Biographer/author and old book aficionado Margaret Lea receives a letter from Vida Winter, a prolific and adored (from a literary output standpoint) author who’s known for telling conflicting tales about her own youth to those who’ve pressed her for details. Winter, surprisingly, wants Lea to write her biography. Lea debates whether she wishes to do this, as she is not much enamored of modern fiction, child of an antiquarian book dealer that she is, and wonders if she’ll be able to write a suitable biography of someone she knows little about.
Warning: spoilers below.
The novel’s title derives from a famous misprint harking back to Winter’s beginnings as an author, when her publisher brought out a collection of short stories entitled Thirteen Tales of Change and Desperation, discovered to have only twelve tales after the first edition was printed and distributed. The publisher hastily recalled them, and reissued the collection under a corrected title. Lea’s father, however, has a copy of the original first edition in his shop, and she reads it, becoming progressively more enthralled. She contacts Winter and agrees to do the biography; this involves going to Winter’s house as the latter is ailing. As Winter has a history of telling interviewers a different story about her childhood and upbringing, Lea insists on three facts that she can prove (or disprove) at the beginning, and the novel continues from there. The bulk of the story alternates between “now”, that of Lea’s background and her research into the facts which Winter has provided, and “then”, or the story that Winter is telling–as she tells it, we enter into the tale and experience it with her.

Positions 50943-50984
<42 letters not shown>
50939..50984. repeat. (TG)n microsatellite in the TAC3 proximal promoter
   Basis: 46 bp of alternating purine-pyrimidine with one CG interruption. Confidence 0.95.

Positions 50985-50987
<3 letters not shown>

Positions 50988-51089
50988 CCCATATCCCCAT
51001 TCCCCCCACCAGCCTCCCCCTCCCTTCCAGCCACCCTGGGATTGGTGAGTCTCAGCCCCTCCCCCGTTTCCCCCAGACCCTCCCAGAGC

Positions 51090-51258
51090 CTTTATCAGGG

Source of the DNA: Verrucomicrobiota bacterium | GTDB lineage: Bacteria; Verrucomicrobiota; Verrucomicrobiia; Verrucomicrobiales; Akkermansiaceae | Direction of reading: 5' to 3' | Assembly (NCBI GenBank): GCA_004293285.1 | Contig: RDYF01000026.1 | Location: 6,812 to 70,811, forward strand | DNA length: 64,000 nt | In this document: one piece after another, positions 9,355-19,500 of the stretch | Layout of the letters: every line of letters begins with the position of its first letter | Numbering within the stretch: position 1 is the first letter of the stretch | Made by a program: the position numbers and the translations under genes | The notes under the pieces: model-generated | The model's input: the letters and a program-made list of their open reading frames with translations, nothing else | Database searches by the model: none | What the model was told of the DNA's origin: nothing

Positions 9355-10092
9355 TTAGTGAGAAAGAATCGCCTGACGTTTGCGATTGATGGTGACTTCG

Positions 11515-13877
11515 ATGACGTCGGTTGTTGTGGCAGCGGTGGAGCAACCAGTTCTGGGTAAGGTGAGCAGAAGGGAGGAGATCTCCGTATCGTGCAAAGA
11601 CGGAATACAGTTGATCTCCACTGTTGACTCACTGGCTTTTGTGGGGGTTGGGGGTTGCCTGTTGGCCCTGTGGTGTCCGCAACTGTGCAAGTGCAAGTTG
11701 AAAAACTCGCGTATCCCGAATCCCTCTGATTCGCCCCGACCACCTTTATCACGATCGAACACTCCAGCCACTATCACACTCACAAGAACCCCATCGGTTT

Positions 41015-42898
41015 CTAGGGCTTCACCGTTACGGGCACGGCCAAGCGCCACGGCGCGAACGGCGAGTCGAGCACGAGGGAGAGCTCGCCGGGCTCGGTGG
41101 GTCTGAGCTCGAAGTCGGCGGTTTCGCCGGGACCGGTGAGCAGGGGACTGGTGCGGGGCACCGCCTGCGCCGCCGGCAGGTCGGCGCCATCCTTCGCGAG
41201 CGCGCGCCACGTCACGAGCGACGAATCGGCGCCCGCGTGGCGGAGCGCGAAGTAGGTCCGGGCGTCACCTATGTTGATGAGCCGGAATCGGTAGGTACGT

There are several layers to the story. The framing story is that of Margaret Lea, child of an antiquarian book seller and a mother who seems not to be able to care much for her. There is a secret in Lea’s childhood–she had a conjoined twin who died when the two were separated shortly after birth, but did not realize it until she found the two birth certificates in her father’s box of papers. The story within a story is that of Vida Winter, and is that of twins so inseparable that they have a language of their own, so strangely temperamental and with such lackadaisically disinterested mother and uncle that they run wild, their physical needs provided haphazardly by the servants who remain after the disruptive adolescence of the uncle and the strange behavior of his nieces.